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Publication numberUS6513494 B2
Publication typeGrant
Application numberUS 09/725,710
Publication dateFeb 4, 2003
Filing dateNov 30, 2000
Priority dateDec 1, 1999
Fee statusPaid
Also published asDE60031353D1, DE60031353T2, EP1104850A2, EP1104850A3, EP1104850B1, US20010006058
Publication number09725710, 725710, US 6513494 B2, US 6513494B2, US-B2-6513494, US6513494 B2, US6513494B2
InventorsTakao Kawasaki, Hatsuo Nagaishi
Original AssigneeNissan Motor Co., Ltd.
Export CitationBiBTeX, EndNote, RefMan
External Links: USPTO, USPTO Assignment, Espacenet
System and method of controlling ignition timing in an engine with a variably operated intake valve
US 6513494 B2
Abstract
A system and method of optimally controlling ignition timings in an engine conditioned in first and second modes of intake control. A control unit includes an unthrottled operation control conducting the first mode by varying a closing timing of an intake valve and fixing a throttle position of a throttle valve, a throttled operation control conducting the second mode by varying the throttle position of the throttle valve and fixing the closing timing of the intake valve, and an ignition timing control determining different ignition timings to be used in the first and second modes.
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Claims(69)
What is claimed is:
1. A system for controlling ignition timing in an engine, the system comprising:
an intake valve operative at variable opening and closing timing to regulate an amount of intake air passing therethrough;
a throttle valve operative to variably move between throttle positions to regulate an amount of intake air passing therethrough;
an unthrottled operation control in communication with the intake valve and the throttle valve, the unthrottled operation control performing a first intake control mode in which an intake air amount is controlled by varying the closing timing of the intake valve, and generating a first mode output indicative of the first intake control mode and providing a control output indicative of the varied closing timing to the intake valve;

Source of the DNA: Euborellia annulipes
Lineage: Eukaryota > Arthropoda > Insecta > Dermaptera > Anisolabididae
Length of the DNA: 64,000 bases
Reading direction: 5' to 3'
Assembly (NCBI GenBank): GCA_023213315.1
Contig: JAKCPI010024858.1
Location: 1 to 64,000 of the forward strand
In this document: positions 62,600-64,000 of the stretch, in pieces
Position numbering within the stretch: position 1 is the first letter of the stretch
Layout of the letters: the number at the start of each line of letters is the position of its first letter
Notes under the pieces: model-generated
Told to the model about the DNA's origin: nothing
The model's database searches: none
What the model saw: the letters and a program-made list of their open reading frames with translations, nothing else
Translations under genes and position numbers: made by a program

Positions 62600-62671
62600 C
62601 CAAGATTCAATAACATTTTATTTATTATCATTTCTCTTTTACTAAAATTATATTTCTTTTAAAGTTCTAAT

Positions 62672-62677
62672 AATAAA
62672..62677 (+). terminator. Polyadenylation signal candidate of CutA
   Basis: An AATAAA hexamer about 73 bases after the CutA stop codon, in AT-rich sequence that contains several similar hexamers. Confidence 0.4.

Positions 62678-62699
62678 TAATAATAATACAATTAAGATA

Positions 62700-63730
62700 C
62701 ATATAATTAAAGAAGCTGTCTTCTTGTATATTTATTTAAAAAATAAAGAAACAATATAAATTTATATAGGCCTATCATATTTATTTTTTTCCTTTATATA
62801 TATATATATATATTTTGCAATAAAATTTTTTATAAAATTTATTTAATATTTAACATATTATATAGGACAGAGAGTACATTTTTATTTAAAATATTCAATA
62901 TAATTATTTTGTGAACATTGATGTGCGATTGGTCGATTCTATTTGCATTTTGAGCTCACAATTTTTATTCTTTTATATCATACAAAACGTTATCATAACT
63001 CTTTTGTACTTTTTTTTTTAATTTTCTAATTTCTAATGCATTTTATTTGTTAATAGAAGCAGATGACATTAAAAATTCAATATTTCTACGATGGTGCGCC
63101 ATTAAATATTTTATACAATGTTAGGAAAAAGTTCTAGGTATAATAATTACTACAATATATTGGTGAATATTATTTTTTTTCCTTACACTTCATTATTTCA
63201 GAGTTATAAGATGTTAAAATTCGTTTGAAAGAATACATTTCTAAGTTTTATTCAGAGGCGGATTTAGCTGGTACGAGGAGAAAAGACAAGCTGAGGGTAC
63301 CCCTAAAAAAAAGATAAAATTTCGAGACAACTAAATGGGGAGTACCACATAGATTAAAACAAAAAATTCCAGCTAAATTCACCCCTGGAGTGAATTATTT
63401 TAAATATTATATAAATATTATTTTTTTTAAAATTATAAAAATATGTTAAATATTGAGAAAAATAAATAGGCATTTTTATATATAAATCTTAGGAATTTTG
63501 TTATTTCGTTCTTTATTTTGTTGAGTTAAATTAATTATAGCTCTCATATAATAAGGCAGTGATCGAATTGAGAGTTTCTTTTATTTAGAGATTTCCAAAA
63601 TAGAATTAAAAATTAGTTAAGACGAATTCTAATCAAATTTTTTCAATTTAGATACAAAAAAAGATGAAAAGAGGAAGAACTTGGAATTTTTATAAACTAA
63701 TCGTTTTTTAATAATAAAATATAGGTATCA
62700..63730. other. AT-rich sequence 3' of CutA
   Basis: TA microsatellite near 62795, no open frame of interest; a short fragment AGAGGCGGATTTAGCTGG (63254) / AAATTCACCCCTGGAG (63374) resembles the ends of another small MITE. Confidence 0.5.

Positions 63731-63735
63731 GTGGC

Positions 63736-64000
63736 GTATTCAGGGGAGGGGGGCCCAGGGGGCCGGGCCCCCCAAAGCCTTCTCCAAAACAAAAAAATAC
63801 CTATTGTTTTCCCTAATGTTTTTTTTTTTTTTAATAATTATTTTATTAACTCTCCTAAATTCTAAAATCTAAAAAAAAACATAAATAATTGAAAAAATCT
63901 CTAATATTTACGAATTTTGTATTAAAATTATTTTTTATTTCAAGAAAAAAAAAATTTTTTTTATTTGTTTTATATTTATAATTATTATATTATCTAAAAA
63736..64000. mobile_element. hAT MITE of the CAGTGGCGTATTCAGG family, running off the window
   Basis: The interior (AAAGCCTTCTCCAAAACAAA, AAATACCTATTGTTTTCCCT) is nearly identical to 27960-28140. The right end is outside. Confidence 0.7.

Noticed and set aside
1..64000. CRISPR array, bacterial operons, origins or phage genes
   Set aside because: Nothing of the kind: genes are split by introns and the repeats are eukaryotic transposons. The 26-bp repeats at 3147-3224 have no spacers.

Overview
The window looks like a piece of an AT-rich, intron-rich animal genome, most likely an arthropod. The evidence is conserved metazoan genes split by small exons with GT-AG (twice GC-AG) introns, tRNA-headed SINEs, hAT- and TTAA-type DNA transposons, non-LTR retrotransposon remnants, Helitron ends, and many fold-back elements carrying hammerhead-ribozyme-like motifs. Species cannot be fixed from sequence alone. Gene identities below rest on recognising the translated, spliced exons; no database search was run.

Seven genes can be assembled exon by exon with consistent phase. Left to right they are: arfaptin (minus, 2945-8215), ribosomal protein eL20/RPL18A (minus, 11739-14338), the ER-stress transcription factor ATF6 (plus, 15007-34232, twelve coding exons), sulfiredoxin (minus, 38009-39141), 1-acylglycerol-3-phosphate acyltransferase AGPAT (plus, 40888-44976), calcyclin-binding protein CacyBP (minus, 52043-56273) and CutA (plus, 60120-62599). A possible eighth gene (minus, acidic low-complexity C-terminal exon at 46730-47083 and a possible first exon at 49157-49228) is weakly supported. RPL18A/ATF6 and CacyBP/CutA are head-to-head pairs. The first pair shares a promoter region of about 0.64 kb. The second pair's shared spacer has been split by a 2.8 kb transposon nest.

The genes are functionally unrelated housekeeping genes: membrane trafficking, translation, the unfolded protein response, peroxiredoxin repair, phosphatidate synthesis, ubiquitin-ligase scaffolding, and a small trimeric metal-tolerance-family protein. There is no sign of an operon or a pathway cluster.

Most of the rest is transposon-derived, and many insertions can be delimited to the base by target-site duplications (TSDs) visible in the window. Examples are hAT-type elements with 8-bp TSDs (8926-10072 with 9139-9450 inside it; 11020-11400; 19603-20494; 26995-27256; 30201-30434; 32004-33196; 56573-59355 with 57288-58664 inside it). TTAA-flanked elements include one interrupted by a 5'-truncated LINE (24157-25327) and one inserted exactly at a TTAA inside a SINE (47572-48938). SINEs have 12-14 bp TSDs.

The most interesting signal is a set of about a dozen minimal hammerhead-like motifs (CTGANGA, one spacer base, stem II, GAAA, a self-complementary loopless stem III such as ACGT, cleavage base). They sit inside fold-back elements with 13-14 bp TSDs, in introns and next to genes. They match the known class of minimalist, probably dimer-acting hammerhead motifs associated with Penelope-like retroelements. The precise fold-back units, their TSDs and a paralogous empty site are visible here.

a throttled operation control in communication with the intake valve and the throttle valve, the throttled operation control performing a second intake control mode in which the intake air amount is controlled by varying the throttle position of the throttle valve, and generating a second mode output indicative of the second intake control mode and providing a control output indicative of the varied throttle position to the throttle valve; and
an ignition timing control in communication with the unthrottled operation and throttled operation controls, the ignition timing control being operative to determine a first ignition timing in response to the first mode output at an engine operating condition and determine a second ignition timing different from the first ignition timing in response to the second mode output at the same engine operating condition.
2. A system as claimed in claim 1, wherein the first ignition timing is set on an advance angle side relative to the second ignition timing.
3. A system as claimed in claim 1, wherein the either one of the first and second ignition timings is determined as a base ignition timing and the other of the first and second ignition timings is determined by providing a correction amount to the base ignition timing.
4. A system as claimed in claim 1, wherein the unthrottled operation control is activated in a normal engine operating condition.
5. A system as claimed in claim 1, wherein the throttled operation control is activated in an idle speed or cold operating condition.
6. A system as claimed in claim 1, wherein the closing timing of the intake valve is determined based on a target intake air amount in the first intake control mode, the closing timing of the intake valve being varied before bottom dead center (BDC) at an engine intake stroke, the closing timing of the intake valve being closer to BDC as the target intake air amount increases.
7. A system as claimed in claim 6, wherein the unthrottled operation control sets the opening timing of the intake valve to near top dead center at the engine intake stroke.